Retirement Home

 I’m going to build a solid house,
 Good bones to frame it straight and true
 Upon which fasten seasoned boards
 The outside elements to subdue.
  
 It shan’t be graced with gingerbread
 that merely mildews in the rain,
 or gargoyles leering overhead 
 evincing darkness and disdain.
  
 A simple plan as fits my taste,
 I aim to please no one but me.
 One needn’t look for blemishes.
 I’ll know they’re there; I’ll let them be. 
  
 My house will stand the tests of time
 Clean lines that age but loathe to stray,
 With understated grace and strength
 to see me through my final days. 

Today’s dVerse poetry prompt, as posed by sarahsouthwest: “I’d like you to look back over the last year and choose a poem that calls to you, and write a response to that.”

I chose a poem by Elizabeth Crawford Yates, a local poet who published in the 1950s. Her poem, “To a Time-Grayed House,” struck me in that she ascribes the aging process with “dread and wistfulness.” As I celebrate my 60th year on this planet, I don’t dread growing old nor do I pine for those long-lost days of youth. I do want to age gracefully though, and maintain my health as best I can. And so, the poem above was my response to this:

 TO A TIME-GRAYED HOUSE
  
 Though you may stare with dread and wistfulness
 At youthful cottage and its sleek white dress,
 Remember this. Too soon, that one may be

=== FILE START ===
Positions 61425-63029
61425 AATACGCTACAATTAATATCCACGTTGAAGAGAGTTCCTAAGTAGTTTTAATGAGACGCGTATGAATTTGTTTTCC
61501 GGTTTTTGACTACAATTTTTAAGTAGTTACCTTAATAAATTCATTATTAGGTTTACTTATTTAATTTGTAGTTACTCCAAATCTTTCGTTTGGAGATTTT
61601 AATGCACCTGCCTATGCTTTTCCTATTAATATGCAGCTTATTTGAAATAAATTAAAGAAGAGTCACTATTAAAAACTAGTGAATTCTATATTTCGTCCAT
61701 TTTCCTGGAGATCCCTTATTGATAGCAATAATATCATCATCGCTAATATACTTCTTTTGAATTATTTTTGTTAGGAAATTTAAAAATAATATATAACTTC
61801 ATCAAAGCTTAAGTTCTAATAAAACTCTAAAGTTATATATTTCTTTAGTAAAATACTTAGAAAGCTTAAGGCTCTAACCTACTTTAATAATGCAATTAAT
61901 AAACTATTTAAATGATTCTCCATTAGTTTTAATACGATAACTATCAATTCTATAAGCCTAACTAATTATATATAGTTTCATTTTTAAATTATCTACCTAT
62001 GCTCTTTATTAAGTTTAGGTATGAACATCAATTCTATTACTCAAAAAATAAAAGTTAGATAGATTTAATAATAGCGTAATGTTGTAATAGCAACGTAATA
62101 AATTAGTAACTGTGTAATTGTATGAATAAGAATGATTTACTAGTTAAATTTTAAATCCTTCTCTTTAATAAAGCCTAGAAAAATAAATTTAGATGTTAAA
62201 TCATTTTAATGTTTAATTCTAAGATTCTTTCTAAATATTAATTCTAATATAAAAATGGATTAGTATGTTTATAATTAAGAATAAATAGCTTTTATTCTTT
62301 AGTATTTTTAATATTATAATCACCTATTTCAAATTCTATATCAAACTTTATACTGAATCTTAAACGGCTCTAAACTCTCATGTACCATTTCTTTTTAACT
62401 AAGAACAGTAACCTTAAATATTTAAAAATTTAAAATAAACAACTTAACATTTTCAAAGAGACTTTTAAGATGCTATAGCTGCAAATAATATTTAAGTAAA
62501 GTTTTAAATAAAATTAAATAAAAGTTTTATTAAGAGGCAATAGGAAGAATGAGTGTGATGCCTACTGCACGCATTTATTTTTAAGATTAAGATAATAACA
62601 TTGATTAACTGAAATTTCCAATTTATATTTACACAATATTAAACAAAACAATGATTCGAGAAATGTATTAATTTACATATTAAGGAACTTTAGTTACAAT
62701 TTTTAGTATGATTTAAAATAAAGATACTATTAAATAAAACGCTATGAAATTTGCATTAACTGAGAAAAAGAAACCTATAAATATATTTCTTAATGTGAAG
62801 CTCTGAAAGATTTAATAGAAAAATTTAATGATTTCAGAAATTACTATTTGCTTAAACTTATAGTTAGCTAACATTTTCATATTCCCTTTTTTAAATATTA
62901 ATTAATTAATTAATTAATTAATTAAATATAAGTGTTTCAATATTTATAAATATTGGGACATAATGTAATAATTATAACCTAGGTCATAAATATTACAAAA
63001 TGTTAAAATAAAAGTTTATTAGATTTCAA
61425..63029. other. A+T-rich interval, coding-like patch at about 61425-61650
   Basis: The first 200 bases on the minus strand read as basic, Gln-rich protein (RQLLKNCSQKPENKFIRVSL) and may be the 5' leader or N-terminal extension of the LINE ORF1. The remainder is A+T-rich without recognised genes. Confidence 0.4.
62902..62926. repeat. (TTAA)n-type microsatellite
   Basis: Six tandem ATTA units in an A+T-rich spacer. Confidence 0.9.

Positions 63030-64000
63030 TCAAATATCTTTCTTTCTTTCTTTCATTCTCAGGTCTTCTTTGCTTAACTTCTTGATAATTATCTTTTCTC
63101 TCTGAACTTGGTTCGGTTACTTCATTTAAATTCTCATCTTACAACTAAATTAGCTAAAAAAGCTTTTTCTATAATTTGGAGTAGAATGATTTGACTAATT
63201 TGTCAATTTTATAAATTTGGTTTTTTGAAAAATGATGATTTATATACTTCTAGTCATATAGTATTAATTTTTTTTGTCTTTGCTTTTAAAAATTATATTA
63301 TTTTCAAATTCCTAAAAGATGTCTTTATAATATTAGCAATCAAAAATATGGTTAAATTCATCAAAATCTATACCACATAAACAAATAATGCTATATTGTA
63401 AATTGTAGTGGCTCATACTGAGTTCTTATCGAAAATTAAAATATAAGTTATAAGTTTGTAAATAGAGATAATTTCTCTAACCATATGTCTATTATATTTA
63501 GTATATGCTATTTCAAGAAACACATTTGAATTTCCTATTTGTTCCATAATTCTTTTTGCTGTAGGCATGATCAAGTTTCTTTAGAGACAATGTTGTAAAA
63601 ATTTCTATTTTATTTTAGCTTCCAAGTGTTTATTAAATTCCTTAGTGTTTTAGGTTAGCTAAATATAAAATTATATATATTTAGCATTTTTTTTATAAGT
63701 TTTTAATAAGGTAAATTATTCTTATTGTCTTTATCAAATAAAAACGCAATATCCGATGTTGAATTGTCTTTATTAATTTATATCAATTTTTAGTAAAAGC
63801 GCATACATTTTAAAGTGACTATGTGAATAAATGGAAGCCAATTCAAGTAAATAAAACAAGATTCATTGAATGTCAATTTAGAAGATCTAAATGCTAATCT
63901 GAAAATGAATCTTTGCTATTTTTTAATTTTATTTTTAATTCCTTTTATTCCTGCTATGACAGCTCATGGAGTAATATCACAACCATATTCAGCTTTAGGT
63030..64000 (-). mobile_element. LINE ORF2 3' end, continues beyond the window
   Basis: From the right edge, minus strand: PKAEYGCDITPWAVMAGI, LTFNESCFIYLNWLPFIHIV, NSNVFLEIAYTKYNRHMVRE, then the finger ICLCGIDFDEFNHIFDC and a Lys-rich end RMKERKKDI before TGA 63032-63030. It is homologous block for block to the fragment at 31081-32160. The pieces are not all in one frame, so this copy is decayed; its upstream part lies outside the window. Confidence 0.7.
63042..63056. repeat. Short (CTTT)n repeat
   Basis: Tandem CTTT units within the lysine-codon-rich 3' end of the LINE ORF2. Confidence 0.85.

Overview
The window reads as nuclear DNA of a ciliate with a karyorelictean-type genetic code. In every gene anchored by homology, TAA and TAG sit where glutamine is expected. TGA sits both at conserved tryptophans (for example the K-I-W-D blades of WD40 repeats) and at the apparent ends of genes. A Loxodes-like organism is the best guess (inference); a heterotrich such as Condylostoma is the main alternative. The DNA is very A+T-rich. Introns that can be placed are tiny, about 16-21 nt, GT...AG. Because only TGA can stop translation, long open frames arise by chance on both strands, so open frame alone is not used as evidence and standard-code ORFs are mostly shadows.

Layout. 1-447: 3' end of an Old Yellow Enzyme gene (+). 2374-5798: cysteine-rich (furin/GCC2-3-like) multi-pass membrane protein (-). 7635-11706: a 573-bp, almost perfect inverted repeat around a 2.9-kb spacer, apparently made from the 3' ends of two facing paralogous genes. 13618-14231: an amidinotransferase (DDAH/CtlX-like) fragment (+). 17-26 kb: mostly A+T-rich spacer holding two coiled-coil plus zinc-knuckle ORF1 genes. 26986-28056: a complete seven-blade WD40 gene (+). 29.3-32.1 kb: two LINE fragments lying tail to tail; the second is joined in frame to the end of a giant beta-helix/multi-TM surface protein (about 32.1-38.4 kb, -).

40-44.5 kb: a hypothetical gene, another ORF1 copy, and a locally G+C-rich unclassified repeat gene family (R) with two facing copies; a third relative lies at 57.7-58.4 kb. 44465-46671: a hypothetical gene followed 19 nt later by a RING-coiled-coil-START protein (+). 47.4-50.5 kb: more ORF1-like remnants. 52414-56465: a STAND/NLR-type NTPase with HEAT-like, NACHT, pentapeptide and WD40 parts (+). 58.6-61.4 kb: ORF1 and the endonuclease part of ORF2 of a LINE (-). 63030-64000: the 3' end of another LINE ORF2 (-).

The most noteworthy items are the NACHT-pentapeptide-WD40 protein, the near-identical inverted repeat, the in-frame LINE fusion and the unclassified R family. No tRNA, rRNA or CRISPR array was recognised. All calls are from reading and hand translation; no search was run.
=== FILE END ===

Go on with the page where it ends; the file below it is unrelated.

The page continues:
A peeling thing, with shaken masonry. 
  
 Elizabeth Crawford Yates
 from her book Wind Carvings (copyright 1953) 

About Maggie C

Stained glass artist, writer, respecter of life.
This entry was posted in Photography, poetry and tagged , , . Bookmark the permalink.

12 Responses to Retirement Home

  1. I loved the whole thing, but I think the second stanza was my favorite:

    It shan’t be graced with gingerbread
    that merely mildews in the rain,
    or gargoyles leering overhead
    evincing darkness and disdain.

    Lovely!

    -David

    Liked by 1 person

  2. First of all, can I just stand back and admire your title? I’ve been thinking a lot about titles recently, and I love this one – humorous and warm, and working on different levels.

    I like the way you’ve taken that short quatrain and riffed on it. I love the extended metaphor, and I love the feeling of the person behind it, someone content in their own skin. I think this was my favourite:
    One needn’t look for blemishes.
    I’ll know they’re there; I’ll let them be.
    May we all have the grace and wisdom to do that.

    Liked by 1 person

  3. robtkistner says:

    This was an excellent piece and an engaging read Maggie — well written. Happy & Healthy New Year to you and yours. Here’s to writing wonderful poetry in 2021.

    Liked by 1 person

  4. sanaarizvi says:

    My goodness this is absolutely stellar writing! Especially love; “A simple plan as fits my taste, I aim to please no one but me. One needn’t look for blemishes. I’ll know they’re there; I’ll let them be.” 🙂

    Liked by 1 person

  5. Ingrid says:

    I think this is a wonderful poem and a fitting response to the poem which inspired it!

    Liked by 1 person

  6. M Jay Dixit says:

    So evocative and beautiful. The flow is fabulous too!

    Liked by 1 person

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